Twitter has been a longtime podium for President Donald Trump, going back to his account’s creation in 2009, a period when the social media site was just three years young but astronomically gaining more and more mainstream traction. However, when President-elect Joe Biden is sworn in as president on January 20, Trump’s account will lose certain protections Twitter has granted him for the past four years as a world leader.
The social media giant has policies that it applies to currently serving world leaders and some other officials, which gives them leeway with tweets of theirs that would otherwise violate the website’s content policy if they were regular Twitter users. Instead of removing the policy-violating tweets and content, the company leaves it on its site if there’s “a clear public interest value to keeping the tweet on the service.”
News officially broke that Twitter, while not saying Trump’s name or job title explicitly, would rescind its special treatment of world leaders once they no longer hold their positions and become private citizens, a Twitter spokesperson told The Verge in a November 7 report.
“Twitter’s approach to world leaders, candidates, and public officials is based on the principle that people should be able to choose to see what their leaders are saying with clear context. This means that we may apply warnings and labels, and limit engagement to certain tweets. This policy framework applies to current world leaders and candidates for office, and not private citizens when they no longer hold these positions,” the spokesperson confirmed to the online technology publication.
At a November 17 congressional hearing, Twitter CEO Jack Dorsey confirmed that the account of a given world leader, once they are no longer in power, would not be subject to this policy, saying, “If an account suddenly is not a world leader anymore, that particular policy goes away”.
Trump undeniably changed the entire political game with his use of Twitter in 2015 and 2016, with commentators and outlets, such as Vox, remarking at the time that he had “weaponized Twitter — with dangerous consequences“.
You can follow Douglas Braff on Twitter @Douglas_P_Braff.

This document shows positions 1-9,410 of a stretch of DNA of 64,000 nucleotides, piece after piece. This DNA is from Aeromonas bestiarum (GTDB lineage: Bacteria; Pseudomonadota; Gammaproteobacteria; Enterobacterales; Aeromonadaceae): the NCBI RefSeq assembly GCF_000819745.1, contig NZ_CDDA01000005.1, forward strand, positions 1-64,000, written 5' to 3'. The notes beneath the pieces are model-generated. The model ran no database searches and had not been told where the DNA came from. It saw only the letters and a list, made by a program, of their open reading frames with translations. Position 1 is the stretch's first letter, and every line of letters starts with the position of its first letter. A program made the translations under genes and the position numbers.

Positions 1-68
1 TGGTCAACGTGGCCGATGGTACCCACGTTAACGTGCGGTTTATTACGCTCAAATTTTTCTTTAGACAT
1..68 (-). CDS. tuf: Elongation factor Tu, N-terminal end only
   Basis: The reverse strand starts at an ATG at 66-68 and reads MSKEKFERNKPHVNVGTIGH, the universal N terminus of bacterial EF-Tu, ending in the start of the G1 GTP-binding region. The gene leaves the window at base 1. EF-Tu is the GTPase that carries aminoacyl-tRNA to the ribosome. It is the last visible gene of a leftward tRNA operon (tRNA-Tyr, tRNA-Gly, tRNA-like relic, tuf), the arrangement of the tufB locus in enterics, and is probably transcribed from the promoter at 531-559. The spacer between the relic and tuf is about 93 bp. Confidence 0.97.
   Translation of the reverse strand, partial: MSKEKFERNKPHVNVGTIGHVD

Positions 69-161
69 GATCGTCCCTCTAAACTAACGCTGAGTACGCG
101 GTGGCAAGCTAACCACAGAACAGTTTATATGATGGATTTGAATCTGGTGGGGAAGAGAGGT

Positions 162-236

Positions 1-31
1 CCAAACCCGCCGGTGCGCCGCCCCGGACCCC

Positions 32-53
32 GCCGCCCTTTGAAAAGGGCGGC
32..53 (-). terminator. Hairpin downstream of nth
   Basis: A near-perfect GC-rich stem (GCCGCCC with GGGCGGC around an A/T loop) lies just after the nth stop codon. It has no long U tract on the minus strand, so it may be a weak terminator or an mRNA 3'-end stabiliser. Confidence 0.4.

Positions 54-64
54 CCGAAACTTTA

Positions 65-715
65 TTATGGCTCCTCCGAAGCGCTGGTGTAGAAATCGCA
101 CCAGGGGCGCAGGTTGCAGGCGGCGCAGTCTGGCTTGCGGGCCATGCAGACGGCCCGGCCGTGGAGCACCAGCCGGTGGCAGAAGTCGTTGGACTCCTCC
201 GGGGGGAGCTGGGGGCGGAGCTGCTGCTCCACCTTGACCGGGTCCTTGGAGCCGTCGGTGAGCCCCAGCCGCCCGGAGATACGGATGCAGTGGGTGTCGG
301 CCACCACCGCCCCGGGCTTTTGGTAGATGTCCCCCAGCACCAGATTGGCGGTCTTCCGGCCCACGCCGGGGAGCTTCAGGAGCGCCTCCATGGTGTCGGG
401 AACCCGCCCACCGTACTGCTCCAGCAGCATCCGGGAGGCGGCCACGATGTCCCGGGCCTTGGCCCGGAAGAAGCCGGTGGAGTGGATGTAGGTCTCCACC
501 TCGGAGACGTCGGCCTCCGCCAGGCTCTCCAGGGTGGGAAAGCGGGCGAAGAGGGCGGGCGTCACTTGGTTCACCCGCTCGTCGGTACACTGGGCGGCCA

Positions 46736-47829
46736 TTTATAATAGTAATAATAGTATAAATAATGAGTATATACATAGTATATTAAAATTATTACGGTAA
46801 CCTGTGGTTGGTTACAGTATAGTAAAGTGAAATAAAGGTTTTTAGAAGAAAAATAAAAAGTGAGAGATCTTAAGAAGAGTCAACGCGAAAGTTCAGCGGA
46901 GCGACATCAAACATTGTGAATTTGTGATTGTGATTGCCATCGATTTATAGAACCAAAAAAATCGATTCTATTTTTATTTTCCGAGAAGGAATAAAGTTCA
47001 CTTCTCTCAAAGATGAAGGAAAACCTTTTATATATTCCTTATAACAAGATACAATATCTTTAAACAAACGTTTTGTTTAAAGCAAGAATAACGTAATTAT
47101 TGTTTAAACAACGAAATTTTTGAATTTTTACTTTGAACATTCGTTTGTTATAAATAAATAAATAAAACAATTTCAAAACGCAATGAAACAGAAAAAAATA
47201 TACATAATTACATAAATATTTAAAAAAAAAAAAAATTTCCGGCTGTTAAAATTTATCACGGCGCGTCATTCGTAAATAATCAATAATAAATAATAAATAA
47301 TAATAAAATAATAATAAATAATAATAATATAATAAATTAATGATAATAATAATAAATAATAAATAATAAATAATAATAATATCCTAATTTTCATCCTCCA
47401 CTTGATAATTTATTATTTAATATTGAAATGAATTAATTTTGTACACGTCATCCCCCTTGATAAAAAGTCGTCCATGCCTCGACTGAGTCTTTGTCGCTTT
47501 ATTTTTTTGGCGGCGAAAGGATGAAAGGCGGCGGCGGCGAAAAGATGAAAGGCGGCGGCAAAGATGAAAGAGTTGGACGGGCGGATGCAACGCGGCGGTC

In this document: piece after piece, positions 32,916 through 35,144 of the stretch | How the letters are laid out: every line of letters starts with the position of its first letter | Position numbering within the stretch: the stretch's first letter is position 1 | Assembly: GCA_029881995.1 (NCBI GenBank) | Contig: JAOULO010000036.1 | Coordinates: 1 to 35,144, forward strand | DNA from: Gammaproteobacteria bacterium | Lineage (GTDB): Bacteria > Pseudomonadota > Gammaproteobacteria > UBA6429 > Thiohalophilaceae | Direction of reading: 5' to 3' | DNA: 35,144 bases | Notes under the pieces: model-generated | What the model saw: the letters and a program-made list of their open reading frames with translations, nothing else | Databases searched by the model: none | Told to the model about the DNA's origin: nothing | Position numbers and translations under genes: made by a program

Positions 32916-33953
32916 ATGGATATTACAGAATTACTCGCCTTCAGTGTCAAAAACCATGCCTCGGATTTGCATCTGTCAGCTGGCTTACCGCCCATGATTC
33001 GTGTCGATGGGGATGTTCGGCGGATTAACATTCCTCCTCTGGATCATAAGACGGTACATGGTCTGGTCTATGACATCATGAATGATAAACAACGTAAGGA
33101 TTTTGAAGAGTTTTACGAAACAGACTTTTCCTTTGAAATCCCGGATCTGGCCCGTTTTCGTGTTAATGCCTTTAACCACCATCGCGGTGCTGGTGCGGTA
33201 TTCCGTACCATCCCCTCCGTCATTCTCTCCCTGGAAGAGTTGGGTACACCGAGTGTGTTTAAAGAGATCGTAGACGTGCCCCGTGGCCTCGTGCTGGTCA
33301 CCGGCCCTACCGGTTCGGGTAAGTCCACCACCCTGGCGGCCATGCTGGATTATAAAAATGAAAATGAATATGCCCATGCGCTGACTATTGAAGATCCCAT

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Trump: Tanks to Ukraine could escalate to use of ‘NUKES’
Former President Donald Trump stated bluntly on Truth Social, “FIRST COME THE TANKS, THEN COME THE NUKES. Get this crazy war ended, NOW. So easy to do!”
Trump was referring to the escalation of war in Ukraine. He, like many other commentators and lawmakers, are warning that the decision to continue sending weapons – and now tanks – could potentially lead to the use of “nuclear weapons.”
It’s mission creep and it’s dangerous, they say.
Why? Because Russian President Valdimir Putin has indicated in two different speeches that he would use nuclear weapons to defend Russia, if needed. Those warnings are not just bluster but a very real possibility.
And the escalation of war is visible.
Russia launched 55 missiles strikes across Ukraine Thursday, leaving 11 dead. The strikes come one day after the United States and Germany agreed to send tanks to Ukraine in an effort to aide the country. 47 of the 55 missiles were shot down according to Ukraine’s Air Force command.
Eleven lives were lost and another 11 were injured additionally leaving 35 buildings damaged in the wake of the attacks. According to The New York Times, Denys Shmyhal, said in a post on Telegram. “The main goal is energy facilities, providing Ukrainians with light and heat,” he said.
Ukraine is now demanding that they need F-16 fighter jets. In a post on twitter Ukrainian lawmaker, Oleksiy Goncharenko said, “Missiles again over Ukraine. We need F16.”
Morning. Missiles again over Ukraine. We need F16.
— Oleksiy Goncharenko (@GoncharenkoUa) January 26, 2023
The US has abstained from sending advanced jets in the chances that a volatile decision could foster more dangerous attacks like former President Trump’s post on Truth referred to. If the US did authorize the decision to lend Ukraine the F-16 jets Netherlands’ foreign minister, Wopke Hoekstra, would be willing to supply them. According to The New York Times, Hoekstra told Dutch lawmakers, “We are open-minded… There are no taboos.”
F-16 fighter jets are complex to work on, they are not the average aircraft that can be learned in a matter of weeks. It can take months for pilots to learn how to fly these birds. European and US officials have the concern that Ukrainian forces could potentially use the jets to fly into Russian airspace and launch attacks on Russian soil.
Western allies are trying to avoid such a provocation, because that could lead to nuclear warfare in reference to what Putin has said he would do to defend his country.
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